What is the difference between an obituary and a death notice?

When a loved one passes away, one of the hardest parts of the process can be sharing the news. This is a difficult time, and the last thing you want to do is pick up the phone and share the sad tidings. While your closest friends and family will likely have already been informed, there are plenty of others whose lives have been touched by your loved one. Distant family members, friends from long ago, colleagues or community members: many people may want to hear the news and also commemorate the life and achievements of your loved one. That’s where death notices and obituaries come in. Both help spread the word to this wider network of people—but what’s the difference between these two documents?

Death notices vs. obituaries

While these two documents share a lot of overlap, there are some key differences between them. In short, those differences are as follows:

  • Death notices cover basic information about the person who has died
  • Obituaries are longer profiles, and typically celebrate the achievements or legacy of the one who has passed away
  • Both death notices and obituaries can be run by newspapers, by professional or alumni organizations, by religious or social communities or online
  • Some newspapers may run death notices free of charge, while others may charge a flat fee or a cost per word or line, as with obituaries

What is a death notice?

In addition to classifieds, most local newspapers run death notices a few days after the passing of a community member. The information found in these short notices typically includes their full name and/or maiden name, the details or circumstances of their death, where and when funeral and memorial services are being held as well as how to make a donation in their memory, if you or your loved one have arranged for donations to be made. Death notices tend to be brief, sharing only the most essential details of a person’s passing, but they may also include birth year, place of birth or information about the person’s career. While some newspapers run death notices for free, others may charge a flat fee or by the word or line. This fee may be vary depending on the day of the week the death notice is published.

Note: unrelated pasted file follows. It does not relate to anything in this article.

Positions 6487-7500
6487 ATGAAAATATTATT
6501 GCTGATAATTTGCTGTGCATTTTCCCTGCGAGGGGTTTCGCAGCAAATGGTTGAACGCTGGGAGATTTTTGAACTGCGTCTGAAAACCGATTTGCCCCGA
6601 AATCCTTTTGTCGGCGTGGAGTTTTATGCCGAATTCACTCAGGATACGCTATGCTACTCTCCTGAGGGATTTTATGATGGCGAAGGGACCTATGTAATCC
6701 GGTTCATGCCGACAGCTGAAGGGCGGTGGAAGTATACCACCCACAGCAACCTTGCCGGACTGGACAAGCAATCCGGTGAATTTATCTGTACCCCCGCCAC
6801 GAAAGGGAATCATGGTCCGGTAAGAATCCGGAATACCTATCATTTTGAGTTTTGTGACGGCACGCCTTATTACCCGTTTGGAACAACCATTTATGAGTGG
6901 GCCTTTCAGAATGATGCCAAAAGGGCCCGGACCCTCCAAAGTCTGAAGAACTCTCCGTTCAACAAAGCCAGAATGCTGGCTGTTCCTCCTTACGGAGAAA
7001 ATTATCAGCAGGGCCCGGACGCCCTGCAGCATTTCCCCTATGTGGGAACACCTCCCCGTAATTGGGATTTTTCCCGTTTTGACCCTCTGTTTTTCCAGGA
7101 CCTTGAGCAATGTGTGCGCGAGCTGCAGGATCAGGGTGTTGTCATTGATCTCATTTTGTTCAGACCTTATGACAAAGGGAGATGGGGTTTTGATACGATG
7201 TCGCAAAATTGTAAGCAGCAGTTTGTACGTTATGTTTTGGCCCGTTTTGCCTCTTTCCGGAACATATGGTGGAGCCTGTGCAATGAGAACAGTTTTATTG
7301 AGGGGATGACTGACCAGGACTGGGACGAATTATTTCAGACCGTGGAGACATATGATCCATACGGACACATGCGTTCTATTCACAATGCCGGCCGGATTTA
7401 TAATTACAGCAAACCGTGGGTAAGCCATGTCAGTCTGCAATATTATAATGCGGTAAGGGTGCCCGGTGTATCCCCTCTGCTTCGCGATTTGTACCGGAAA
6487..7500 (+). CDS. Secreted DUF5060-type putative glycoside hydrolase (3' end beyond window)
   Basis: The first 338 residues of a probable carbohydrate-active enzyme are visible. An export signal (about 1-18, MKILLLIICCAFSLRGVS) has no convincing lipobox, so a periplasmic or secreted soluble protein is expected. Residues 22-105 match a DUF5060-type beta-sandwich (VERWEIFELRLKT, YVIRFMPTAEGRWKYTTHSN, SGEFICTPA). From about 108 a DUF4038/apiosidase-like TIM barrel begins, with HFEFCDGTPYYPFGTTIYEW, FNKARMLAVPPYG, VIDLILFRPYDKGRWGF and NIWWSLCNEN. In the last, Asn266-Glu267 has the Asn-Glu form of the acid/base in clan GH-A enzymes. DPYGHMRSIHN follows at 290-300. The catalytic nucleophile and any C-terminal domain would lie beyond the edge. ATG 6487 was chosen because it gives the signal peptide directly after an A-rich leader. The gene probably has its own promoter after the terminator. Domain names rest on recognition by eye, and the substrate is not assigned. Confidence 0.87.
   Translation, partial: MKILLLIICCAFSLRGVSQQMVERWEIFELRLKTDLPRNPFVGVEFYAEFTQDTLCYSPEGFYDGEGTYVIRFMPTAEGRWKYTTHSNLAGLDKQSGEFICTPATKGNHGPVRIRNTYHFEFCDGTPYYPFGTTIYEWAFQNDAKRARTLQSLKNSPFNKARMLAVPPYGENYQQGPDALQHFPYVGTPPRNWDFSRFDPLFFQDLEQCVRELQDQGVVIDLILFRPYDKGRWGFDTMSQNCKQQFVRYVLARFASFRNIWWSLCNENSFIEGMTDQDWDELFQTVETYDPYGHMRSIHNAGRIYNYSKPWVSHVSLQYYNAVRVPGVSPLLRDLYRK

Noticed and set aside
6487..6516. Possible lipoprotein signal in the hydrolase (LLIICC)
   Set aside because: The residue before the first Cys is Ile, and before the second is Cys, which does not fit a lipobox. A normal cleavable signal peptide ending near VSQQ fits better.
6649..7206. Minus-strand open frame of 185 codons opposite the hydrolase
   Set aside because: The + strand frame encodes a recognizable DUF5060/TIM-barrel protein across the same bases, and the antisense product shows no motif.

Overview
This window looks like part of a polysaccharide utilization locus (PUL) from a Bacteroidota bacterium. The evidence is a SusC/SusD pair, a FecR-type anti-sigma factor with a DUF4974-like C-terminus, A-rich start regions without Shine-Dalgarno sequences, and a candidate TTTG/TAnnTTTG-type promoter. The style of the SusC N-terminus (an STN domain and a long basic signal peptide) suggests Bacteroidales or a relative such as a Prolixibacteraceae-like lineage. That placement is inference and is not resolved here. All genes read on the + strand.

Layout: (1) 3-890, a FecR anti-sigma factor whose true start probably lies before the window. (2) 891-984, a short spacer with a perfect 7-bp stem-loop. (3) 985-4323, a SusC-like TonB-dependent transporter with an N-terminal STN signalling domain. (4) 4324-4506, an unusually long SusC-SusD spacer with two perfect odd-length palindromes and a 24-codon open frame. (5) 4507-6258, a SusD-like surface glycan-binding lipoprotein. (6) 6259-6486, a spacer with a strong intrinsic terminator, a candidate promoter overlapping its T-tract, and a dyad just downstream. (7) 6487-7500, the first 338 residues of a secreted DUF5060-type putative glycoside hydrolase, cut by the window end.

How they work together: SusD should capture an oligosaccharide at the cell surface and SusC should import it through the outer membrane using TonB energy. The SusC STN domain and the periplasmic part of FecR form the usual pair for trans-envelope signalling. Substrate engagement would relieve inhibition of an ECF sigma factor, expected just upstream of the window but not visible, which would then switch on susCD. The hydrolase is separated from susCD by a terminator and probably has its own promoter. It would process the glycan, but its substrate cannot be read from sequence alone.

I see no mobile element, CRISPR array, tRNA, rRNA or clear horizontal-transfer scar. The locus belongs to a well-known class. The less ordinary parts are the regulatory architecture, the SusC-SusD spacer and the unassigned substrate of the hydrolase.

What is an obituary?

In contrast to the brief nature of death notices, obituaries tend to be longer profiles that share more about the person’s life, legacy and accomplishments. They are intended as a way for the community to remember and honor the person your love one was. In addition to the essential information included in a death notice, an obituary may include information about that person’s biography, their career and achievements, their family or even a meaningful anecdote that reveals more about the kind of person they were.

Newspapers may prepare obituaries in advance for famous individuals or key community members. These are written by reporters who interview family members and friends to gather information about the person’s achievements and are published free of charge to the family. If you feel your loved one has made an important contribution to the community or has lived a life of note, you can contact a newspaper to see if they would be interested in running a piece on them. Larger publications, however, can be harder to convince as they do not often have space to run a piece on someone they do know much about. In contrast, some websites or publications of certain religious or social communities may have spaces specifically dedicated to obituaries that you can use if your loved one was a part of that community.

Are death notices or obituaries necessary?

Neither a death notice nor an obituary is legally required after a loved one passes. A death notice is a way to share the news with the community your loved one lived in, whereas an obituary is more intended to celebrate in words the life that your loved one lived. What better way to commemorate their legacy and bring together those who cared for them?

However, death notices can also serve to notify creditors of your loved one’s passing. You may not be aware of any debts your loved one had, and many states legally require you to publish a notice to creditors after a family member passes away. Distinct from a death notice, this notice is purely related to the estate of the deceased and gives potentially unknown creditors the chance to file a potential claim against the estate. If you don’t know if you need to publish such a notice or what it should contain, contact an estate lawyer in the state your loved one lived in for more information.


After a loved one passes, it can be quite difficult to share the sad news. However, crafting a well-written obituary or death notice can be an excellent way to bring together all the members of your community who wish to celebrate their memory.

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